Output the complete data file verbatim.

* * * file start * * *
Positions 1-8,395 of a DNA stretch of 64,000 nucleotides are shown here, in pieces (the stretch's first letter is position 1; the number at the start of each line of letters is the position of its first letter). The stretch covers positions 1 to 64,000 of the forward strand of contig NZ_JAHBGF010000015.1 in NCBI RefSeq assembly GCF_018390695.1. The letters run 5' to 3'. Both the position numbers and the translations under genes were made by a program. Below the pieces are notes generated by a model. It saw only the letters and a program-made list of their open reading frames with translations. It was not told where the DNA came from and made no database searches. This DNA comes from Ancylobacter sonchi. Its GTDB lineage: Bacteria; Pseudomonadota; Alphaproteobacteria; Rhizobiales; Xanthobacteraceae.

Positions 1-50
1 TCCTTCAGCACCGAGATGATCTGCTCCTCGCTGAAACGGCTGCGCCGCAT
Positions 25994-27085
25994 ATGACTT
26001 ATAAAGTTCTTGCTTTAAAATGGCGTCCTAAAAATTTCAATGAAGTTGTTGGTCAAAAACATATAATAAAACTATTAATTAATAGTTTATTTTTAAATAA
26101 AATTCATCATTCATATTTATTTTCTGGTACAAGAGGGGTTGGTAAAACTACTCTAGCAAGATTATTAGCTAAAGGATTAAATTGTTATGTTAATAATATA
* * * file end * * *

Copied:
Positions 1-8,395 of a DNA stretch of 64,000 nucleotides are shown here, in pieces (the stretch's first letter is position 1; the number at the start of each line of letters is the position of its first letter). The stretch covers positions 1 to 64,000 of the forward strand of contig NZ_JAHBGF010000015.1 in NCBI RefSeq assembly GCF_018390695.1. The letters run 5' to 3'. Both the position numbers and the translations under genes were made by a program. Below the pieces are notes generated by a model. It saw only the letters and a program-made list of their open reading frames with translations. It was not told where the DNA came from and made no database searches. This DNA comes from Ancylobacter sonchi. Its GTDB lineage: Bacteria; Pseudomonadota; Alphaproteobacteria; Rhizobiales; Xanthobacteraceae.

Positions 1-50
1 TCCTTCAGCACCGAGATGATCTGCTCCTCGCTGAAACGGCTGCGCCGCAT
Positions 25994-27085
25994 ATGACTT
26001 ATAAAGTTCTTGCTTTAAAATGGCGTCCTAAAAATTTCAATGAAGTTGTTGGTCAAAAACATATAATAAAACTATTAATTAATAGTTTATTTTTAAATAA
26101 AATTCATCATTCATATTTATTTTCTGGTACAAGAGGGGTTGGTAAAACTACTCTAGCAAGATTATTAGCTAAAGGATTAAATTGTTATGTTAATAATATA